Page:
Growing up with God and Empire: A Postcolonial Analysis of 'Missionary Kid' Memoirs
Author: Stephanie Vandrick
This book analyzes the memoirs of 42 'missionary kids' – the children of North American Protestant missionaries in countries all over the world during the 20th century. Using a postcolonial lens the book explores ways in which the missionary enterprise was part of, or intersected with, the Western colonial enterprise, and ways in which a colonial mindset is unconsciously manifested in these memoirs. The book explores how the memoirists' sites and experiences are exoticized; the missionary kids' likelihood of learning – or not learning – local languages; the missionary families' treatment of servants and other local people; and gender, race and social class aspects of the missionary kids' experiences. Like other Third Culture Kids, the memoirists are migrants, travelers, border-crossers and border-dwellers who alternate between insider and outsider statuses, and their words shed light on the effects of movement and travel on children's lives and development.
In this exquisitely written book Vandrick takes a postcolonial look at the experiences of missionary kids. Rigorous analysis of their memoirs and personal reflection are weaved together with sensitivity to produce an insightful and at times emotional account of their journeys. This is a stunning piece of work.
Gary Barkhuizen, University of Auckland, New Zealand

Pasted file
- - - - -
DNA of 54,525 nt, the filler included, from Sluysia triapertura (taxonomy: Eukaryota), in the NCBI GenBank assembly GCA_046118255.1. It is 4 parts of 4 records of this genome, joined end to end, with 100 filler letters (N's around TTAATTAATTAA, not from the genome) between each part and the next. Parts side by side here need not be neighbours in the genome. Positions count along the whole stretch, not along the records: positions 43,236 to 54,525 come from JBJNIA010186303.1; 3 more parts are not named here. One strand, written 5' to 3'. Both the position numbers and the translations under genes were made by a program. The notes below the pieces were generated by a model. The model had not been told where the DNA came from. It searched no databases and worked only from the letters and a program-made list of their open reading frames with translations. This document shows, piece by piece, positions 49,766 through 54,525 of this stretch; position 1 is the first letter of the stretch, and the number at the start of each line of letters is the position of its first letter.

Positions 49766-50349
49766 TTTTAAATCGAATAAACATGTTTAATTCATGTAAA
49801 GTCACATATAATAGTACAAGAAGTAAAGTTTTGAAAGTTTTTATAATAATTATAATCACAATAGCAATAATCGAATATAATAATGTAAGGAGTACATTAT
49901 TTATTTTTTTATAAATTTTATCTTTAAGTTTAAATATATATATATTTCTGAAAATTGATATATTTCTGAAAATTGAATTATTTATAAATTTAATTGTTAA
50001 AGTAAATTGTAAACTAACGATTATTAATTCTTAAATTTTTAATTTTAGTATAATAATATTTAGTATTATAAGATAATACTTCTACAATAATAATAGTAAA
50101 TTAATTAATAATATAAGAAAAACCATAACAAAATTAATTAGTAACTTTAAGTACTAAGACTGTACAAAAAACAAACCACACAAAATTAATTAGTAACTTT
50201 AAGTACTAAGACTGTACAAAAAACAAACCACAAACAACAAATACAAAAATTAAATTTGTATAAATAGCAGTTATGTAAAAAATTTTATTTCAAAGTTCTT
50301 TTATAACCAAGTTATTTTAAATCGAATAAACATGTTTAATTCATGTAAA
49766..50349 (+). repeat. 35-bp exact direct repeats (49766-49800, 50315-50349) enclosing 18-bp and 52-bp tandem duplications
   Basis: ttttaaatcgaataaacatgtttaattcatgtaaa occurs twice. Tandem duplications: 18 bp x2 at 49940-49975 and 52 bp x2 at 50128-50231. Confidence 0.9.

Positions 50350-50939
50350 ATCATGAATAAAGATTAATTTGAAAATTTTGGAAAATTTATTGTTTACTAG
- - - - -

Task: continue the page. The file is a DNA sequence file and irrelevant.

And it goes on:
Vandrick's empathic yet unflinching reading of this book's at times painful accounts enables us to understand the contradictory discourses and historical forces swirling through and shaping the lives of these children and the adults they became. This highly original work is mandatory reading for all of us who seek to decode the myriad ways privilege is daily produced and reproduced.
Sue Starfield, UNSW Sydney, Australia
In this remarkably rich book, Vandrick applies the past and lived experiences of 'missionary kids' to a critical discussion of Othering, gender, race and colonialism as they affect us all today. Her excellently accessible application of auto-ethnography and personal narrative brings these topics into everyday contexts of education and language.
Adrian Holliday, Canterbury Christ Church University, UK
This work provides much food for thought and a list of implications for English language educators that are especially pertinent to those who position themselves within the community of Christian English language educators.
International Journal of Christianity and English Language Teaching, Volume 6 (2019)
Vandrick's work provides a fine example of how to thematically organize a document study, while also begging us to ask how the experiences of the memoirists Vandrick analyzes might be akin to those of many young people today who find themselves abroad – often attending international schools – as their parents pursue their economic interests, and what the impact of these schools and the implications of these interests might be.
Stephanie Vandrick is a Professor in the Department of Rhetoric and Language at the University of San Francisco, USA. Her research interests include critical and feminist pedagogies, the use of narrative in research and the role of gender and social class in language education. This is her fourth book; she has also written numerous book chapters and journal articles.
Chapter 1. Introduction
Chapter 2. The Research
Chapter 3. The Exotic
Chapter 4. Treatment of Local People
Chapter 5. Schooling
Chapter 6. Learning Local Languages (or Not)
Chapter 7. Gender
Chapter 8. Race and Social Class
Chapter 9. Implications